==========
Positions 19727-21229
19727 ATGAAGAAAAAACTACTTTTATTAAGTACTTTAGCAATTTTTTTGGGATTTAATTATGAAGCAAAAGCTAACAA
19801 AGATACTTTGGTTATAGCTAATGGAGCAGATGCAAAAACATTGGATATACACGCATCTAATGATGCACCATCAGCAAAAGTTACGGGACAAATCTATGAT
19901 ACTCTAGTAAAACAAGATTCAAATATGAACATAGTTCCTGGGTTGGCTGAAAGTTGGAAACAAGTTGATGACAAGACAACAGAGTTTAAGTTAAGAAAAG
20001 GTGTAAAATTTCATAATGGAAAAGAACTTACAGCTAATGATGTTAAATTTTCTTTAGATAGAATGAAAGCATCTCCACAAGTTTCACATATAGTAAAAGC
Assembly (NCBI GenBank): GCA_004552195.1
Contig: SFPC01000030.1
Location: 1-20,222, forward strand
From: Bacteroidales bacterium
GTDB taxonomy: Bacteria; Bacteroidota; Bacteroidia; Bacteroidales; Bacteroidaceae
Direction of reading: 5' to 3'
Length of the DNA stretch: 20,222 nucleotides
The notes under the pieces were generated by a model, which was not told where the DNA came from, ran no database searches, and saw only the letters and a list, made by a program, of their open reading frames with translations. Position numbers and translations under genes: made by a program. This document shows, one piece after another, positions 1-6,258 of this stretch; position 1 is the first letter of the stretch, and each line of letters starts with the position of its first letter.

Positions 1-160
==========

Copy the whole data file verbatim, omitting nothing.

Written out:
Positions 19727-21229
19727 ATGAAGAAAAAACTACTTTTATTAAGTACTTTAGCAATTTTTTTGGGATTTAATTATGAAGCAAAAGCTAACAA
19801 AGATACTTTGGTTATAGCTAATGGAGCAGATGCAAAAACATTGGATATACACGCATCTAATGATGCACCATCAGCAAAAGTTACGGGACAAATCTATGAT
19901 ACTCTAGTAAAACAAGATTCAAATATGAACATAGTTCCTGGGTTGGCTGAAAGTTGGAAACAAGTTGATGACAAGACAACAGAGTTTAAGTTAAGAAAAG
20001 GTGTAAAATTTCATAATGGAAAAGAACTTACAGCTAATGATGTTAAATTTTCTTTAGATAGAATGAAAGCATCTCCACAAGTTTCACATATAGTAAAAGC
Assembly (NCBI GenBank): GCA_004552195.1
Contig: SFPC01000030.1
Location: 1-20,222, forward strand
From: Bacteroidales bacterium
GTDB taxonomy: Bacteria; Bacteroidota; Bacteroidia; Bacteroidales; Bacteroidaceae
Direction of reading: 5' to 3'
Length of the DNA stretch: 20,222 nucleotides
The notes under the pieces were generated by a model, which was not told where the DNA came from, ran no database searches, and saw only the letters and a list, made by a program, of their open reading frames with translations. Position numbers and translations under genes: made by a program. This document shows, one piece after another, positions 1-6,258 of this stretch; position 1 is the first letter of the stretch, and each line of letters starts with the position of its first letter.

Positions 1-160